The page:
Is Procter & Gamble well on the road to recovery?
Sanford C. Bernstein analyst Ali Dibadj compiled a six point analysis of the company’s current financial position and the progress it has made with its restructuring program, suggesting the company is doing things correctly.
Since the beginning of the year, the company’s share price has been on an upward trajectory, rising from a low point of just under $75 a share, to the current price of just over $83, which also represented a small rise after the Bernstein analyst released his note.
Six points to underline improvements
The analyst’s note included six points that highlighted the major portfolio restructuring, which has included the sale of $12bn worth of beauty brands to Coty, a deal that has been shaping up throughout the course of 2016 and should be completed by the second half of the year.
The Bernstein note also underlined an improved category-country mix, productivity and cost savings, reduced exposure to currency headwinds, improvement to the management structure and the prospect of better organic sales.
"Net-net, we see two ways to win with Procter & Gamble-either fundamentals sustainably improve and the stock goes up, or the break-up scenario becomes more real and the stock goes up," the firm said, in a copy of the note published by Barrons.
All about improving revenues
Indeed, sales have been one of the company’s biggest challenges in recent years, having posted declining revenues for the past two years, so the number one challenge has been to reverse this decline.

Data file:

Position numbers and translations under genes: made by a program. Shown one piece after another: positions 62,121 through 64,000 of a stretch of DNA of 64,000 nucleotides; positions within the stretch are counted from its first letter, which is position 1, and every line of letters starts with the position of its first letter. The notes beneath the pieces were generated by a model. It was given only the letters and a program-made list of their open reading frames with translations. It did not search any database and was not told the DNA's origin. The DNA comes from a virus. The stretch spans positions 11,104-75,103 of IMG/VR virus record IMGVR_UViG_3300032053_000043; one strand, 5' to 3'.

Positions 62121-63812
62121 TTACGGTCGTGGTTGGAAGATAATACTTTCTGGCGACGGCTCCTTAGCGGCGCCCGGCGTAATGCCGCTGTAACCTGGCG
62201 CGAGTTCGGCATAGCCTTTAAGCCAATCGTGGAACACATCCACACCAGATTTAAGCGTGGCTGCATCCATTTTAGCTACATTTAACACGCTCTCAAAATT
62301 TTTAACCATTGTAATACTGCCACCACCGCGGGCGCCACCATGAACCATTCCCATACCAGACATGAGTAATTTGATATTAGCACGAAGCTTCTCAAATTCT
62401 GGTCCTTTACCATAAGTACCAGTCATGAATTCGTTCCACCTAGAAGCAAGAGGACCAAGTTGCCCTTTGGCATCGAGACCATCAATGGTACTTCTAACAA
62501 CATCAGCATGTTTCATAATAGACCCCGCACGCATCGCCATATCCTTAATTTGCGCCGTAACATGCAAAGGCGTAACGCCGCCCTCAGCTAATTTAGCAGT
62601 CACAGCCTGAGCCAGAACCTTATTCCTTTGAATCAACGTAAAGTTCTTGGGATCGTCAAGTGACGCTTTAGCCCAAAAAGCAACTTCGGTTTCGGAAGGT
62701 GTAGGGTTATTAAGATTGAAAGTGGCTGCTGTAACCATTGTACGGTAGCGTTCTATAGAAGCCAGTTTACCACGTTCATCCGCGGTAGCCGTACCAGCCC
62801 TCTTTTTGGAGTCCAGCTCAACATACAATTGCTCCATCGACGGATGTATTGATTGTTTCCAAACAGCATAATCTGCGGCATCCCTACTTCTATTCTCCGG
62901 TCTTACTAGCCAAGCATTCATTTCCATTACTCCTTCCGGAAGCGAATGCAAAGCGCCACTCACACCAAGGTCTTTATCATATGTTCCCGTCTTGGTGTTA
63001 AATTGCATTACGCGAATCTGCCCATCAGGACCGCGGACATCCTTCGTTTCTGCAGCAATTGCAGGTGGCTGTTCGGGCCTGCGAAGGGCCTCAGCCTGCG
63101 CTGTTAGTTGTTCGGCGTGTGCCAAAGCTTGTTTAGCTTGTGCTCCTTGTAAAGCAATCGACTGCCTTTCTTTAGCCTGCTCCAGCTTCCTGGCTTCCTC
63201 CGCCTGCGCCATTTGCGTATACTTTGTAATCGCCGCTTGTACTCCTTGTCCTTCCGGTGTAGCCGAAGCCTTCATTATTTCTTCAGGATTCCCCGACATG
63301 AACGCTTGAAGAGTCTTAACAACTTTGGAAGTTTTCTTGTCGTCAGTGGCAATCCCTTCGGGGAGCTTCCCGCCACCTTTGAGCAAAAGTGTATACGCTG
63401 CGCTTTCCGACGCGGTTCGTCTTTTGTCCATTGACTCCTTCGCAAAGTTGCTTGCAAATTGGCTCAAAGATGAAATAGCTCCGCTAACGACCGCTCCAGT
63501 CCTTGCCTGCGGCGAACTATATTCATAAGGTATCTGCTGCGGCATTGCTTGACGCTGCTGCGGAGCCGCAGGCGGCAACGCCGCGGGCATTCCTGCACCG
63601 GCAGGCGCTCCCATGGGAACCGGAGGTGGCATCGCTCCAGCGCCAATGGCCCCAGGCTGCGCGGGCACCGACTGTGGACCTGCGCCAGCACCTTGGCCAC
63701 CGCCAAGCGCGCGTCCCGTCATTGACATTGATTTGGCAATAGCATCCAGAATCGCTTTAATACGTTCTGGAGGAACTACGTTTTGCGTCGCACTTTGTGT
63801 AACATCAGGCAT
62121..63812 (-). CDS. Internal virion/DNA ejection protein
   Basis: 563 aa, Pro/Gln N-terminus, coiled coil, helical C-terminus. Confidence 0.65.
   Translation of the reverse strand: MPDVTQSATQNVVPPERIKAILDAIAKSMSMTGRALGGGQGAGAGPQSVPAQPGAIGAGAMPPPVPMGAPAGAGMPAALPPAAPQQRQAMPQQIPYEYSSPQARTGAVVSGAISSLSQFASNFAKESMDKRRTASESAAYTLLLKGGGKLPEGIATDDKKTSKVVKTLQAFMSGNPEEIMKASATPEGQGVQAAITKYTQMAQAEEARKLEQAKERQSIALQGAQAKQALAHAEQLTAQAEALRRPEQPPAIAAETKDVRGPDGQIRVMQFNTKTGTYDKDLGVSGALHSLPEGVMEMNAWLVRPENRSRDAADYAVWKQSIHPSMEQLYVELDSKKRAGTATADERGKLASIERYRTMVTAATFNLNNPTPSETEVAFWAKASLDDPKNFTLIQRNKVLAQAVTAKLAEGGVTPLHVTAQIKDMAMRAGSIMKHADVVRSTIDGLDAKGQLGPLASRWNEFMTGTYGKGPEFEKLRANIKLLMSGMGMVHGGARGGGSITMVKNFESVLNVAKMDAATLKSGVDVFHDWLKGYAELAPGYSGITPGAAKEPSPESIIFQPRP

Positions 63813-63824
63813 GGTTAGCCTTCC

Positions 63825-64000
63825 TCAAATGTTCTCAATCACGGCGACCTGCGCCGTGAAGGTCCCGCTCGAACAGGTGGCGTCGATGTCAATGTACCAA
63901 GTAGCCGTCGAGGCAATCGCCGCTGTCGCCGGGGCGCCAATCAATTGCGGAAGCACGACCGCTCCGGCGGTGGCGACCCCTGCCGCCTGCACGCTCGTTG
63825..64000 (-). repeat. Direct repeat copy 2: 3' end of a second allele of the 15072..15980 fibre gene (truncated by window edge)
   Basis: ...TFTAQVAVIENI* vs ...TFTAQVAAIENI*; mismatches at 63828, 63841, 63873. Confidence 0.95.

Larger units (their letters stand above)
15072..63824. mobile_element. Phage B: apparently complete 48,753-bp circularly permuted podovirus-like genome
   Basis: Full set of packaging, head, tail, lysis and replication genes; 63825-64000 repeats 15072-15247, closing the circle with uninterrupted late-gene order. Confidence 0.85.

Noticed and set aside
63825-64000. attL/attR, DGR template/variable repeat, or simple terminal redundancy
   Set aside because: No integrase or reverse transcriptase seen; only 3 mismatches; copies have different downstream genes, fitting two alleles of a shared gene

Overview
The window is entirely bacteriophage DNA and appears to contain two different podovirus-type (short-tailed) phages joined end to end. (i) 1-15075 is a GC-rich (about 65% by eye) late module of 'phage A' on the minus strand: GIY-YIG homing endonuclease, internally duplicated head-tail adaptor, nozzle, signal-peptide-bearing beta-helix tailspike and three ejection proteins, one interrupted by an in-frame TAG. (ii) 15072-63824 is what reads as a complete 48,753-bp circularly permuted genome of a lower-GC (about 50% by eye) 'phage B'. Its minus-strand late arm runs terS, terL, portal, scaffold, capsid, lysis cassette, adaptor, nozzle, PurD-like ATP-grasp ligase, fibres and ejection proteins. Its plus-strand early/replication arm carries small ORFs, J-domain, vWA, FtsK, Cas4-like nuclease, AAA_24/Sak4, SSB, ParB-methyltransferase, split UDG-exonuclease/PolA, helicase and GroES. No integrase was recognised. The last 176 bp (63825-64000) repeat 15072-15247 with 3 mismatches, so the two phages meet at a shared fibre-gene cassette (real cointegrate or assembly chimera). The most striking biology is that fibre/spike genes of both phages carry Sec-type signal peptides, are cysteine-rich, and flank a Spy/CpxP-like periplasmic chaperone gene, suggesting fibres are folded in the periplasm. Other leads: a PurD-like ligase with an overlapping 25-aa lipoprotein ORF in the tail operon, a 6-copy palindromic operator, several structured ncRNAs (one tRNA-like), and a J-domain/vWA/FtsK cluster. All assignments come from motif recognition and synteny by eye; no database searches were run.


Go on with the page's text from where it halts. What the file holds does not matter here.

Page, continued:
P&G CEO David Taylor took over the leadership of the business at the end of last year, so all the attention was on him when he made a presentation at a press conference in New York in February – his first public appearance since taking up the position.
During the presentation he spelled out his vision and direction for the business, which focused on transitioning to a leaner, more efficient business, with a stress on regional management.
Devolving management to a regional level
The consensus is that Taylor’s decision to devolve that power and focus it on a more regional level will allow managers in different geographies to make decisions that are more informed and closer to what is going on in the different markets.
“A few years ago we got too central and global and too slow to address market opportunities. We need more direct ownership for our regional managers all the way to the store shelf,” Taylor said at the analyst conference.
Also speaking at the investor conference was P&G CFO Jon Moeller, who revealed that the new management direction would allow it to be more competitive in markets beyond North America.
In particular he referred to China, where the company’s performance has been on the wane, as smaller and more proactive players have carved out more market share.